Contemporary Issues in Art Education

Conference Postcard

The 84th Annual Art Education Conference will focus on contemporary issues in art education by offering a range of perspectives and approaches to creative expression in response to art, society and culture. 

What are contemporary issues in art education? How do artists address contemporary social issues through artmaking, and how can art teachers address contemporary issues relevant to students in the PK-12 art curriculum? 

Mark your calendars and plan to join us on Friday, Nov. 17, 2023 for an exciting day filled with studio workshops, visual presentations, and creative ideas to explore contemporary issues and art.

Keynote Speakers: 
Flávia Bastos
Flavia Bastos

Can Art Education Promote Civic Engagement? The Experience of the Who is American Today?

Reflecting upon the continuous assaults to democracy and its institutions experienced recently, this presentation invites reflection and dialogue about:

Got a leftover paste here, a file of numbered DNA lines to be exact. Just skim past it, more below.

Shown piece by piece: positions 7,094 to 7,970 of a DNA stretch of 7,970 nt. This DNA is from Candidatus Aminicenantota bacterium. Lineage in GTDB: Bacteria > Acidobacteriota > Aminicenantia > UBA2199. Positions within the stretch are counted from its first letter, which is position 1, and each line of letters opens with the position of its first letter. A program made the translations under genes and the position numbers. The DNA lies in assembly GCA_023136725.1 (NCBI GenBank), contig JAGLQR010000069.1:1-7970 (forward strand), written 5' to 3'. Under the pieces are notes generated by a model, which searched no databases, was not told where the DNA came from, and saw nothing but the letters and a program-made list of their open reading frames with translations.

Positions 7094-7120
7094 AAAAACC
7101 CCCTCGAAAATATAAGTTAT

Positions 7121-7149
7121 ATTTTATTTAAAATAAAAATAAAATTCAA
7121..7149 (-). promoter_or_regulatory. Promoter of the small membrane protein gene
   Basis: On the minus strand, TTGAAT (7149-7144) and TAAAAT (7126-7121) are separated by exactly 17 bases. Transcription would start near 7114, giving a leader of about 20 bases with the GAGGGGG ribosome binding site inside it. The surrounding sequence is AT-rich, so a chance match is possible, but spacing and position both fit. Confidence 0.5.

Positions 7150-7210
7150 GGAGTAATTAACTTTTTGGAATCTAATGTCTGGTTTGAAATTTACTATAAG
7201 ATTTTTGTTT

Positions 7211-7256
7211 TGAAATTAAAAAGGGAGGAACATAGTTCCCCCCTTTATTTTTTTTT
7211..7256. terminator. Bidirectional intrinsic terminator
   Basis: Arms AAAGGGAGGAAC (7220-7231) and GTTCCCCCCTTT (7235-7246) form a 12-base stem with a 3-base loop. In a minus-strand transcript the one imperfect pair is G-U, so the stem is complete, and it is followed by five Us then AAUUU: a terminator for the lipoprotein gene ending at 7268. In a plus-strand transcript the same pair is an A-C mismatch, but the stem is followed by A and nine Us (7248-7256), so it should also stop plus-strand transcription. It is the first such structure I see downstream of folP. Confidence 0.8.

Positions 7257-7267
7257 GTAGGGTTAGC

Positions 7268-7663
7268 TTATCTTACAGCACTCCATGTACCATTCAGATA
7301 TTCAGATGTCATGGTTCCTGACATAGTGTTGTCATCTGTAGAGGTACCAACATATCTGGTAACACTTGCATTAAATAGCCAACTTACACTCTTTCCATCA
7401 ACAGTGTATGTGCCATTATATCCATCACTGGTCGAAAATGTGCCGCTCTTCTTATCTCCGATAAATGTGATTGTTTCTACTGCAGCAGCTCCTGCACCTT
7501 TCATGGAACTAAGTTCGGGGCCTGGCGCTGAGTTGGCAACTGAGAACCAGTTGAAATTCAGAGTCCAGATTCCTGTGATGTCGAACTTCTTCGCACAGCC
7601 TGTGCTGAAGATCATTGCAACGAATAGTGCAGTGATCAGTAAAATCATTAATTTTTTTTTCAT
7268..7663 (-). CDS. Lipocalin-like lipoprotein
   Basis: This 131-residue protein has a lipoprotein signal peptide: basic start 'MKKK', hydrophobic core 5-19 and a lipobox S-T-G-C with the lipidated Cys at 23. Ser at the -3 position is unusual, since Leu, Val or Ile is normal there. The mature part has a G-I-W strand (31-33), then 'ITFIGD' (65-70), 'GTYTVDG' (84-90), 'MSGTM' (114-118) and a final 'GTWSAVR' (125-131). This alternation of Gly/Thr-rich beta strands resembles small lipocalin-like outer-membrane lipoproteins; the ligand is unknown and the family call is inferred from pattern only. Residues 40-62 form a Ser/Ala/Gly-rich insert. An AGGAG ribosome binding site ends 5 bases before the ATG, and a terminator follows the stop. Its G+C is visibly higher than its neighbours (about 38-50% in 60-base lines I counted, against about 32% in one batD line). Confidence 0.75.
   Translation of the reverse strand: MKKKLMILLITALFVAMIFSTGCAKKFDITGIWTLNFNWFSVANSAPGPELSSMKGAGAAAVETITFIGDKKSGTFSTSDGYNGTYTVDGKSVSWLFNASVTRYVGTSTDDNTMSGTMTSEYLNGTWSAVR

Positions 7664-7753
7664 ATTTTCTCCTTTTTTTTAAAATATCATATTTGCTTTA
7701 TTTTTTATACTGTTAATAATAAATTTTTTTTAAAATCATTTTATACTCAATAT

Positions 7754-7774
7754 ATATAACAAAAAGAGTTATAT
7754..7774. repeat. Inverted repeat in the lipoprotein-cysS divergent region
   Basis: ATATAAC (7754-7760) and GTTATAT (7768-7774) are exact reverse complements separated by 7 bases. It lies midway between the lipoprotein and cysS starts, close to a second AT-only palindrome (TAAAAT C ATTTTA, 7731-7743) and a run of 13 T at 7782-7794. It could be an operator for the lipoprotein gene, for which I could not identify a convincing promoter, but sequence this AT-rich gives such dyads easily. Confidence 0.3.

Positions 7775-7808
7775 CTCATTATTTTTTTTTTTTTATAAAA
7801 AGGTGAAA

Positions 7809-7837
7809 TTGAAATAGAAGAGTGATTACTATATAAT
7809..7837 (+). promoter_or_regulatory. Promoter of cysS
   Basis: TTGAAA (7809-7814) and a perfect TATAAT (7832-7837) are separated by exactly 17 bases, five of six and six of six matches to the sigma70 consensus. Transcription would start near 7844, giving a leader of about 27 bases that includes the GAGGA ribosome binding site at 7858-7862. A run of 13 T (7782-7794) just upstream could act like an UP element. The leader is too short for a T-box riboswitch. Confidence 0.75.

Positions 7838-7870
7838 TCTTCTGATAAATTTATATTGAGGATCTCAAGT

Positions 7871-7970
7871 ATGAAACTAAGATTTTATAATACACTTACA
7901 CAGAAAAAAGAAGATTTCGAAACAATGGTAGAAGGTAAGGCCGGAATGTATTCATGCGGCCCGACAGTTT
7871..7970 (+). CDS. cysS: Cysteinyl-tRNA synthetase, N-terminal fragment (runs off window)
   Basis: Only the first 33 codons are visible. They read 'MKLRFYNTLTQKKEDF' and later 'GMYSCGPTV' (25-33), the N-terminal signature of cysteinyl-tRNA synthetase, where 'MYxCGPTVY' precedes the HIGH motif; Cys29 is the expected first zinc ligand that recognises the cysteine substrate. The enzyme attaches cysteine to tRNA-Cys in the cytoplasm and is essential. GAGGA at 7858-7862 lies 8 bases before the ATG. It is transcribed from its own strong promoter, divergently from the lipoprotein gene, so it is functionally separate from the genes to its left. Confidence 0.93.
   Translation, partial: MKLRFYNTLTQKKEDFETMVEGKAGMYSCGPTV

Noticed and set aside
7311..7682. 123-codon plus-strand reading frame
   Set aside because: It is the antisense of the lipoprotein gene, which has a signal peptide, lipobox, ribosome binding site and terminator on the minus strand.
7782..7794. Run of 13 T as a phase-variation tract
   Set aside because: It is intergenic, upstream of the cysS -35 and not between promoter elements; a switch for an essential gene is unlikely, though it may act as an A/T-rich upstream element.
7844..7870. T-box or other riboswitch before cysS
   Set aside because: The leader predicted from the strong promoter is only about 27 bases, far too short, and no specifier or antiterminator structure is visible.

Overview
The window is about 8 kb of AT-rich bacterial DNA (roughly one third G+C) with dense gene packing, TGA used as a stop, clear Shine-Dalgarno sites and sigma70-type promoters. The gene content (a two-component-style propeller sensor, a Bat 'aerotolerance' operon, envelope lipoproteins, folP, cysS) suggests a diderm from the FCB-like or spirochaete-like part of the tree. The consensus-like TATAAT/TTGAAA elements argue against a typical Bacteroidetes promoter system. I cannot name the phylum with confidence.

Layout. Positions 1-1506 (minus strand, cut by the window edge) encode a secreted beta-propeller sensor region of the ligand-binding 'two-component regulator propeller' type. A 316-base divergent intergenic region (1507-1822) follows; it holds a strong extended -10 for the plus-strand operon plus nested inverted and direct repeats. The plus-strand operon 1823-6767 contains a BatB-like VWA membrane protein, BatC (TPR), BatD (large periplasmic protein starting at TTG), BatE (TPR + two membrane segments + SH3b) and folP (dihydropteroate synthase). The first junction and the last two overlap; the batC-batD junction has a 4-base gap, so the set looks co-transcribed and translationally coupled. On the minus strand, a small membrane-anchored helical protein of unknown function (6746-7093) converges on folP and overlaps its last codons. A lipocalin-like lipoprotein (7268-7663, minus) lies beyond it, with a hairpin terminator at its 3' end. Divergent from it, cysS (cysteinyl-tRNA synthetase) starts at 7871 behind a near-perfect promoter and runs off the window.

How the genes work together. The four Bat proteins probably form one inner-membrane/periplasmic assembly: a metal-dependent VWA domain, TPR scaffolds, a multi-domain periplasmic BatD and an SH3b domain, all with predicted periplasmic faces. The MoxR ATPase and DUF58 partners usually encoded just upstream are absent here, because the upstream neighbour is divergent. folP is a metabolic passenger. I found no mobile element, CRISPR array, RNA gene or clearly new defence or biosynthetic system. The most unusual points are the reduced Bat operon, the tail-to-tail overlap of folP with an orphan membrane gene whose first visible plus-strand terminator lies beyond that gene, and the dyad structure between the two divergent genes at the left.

• What is our responsibility as art educators to sustain democracy through meaningful engagement and critical activity?
  • How can artists and creative citizens model an ethics of care that promotes desire to contribute to society?

Findings from the ongoing research project Who is American Today? will ground ideas, concepts, and pedagogical approaches that promote students’ agency and civic engagement. Connecting personal and political spheres, the project highlights the potential role of digital media and digital making in contemporary art education practices and invites art educators to actively engage with their students in the advancement of the common good.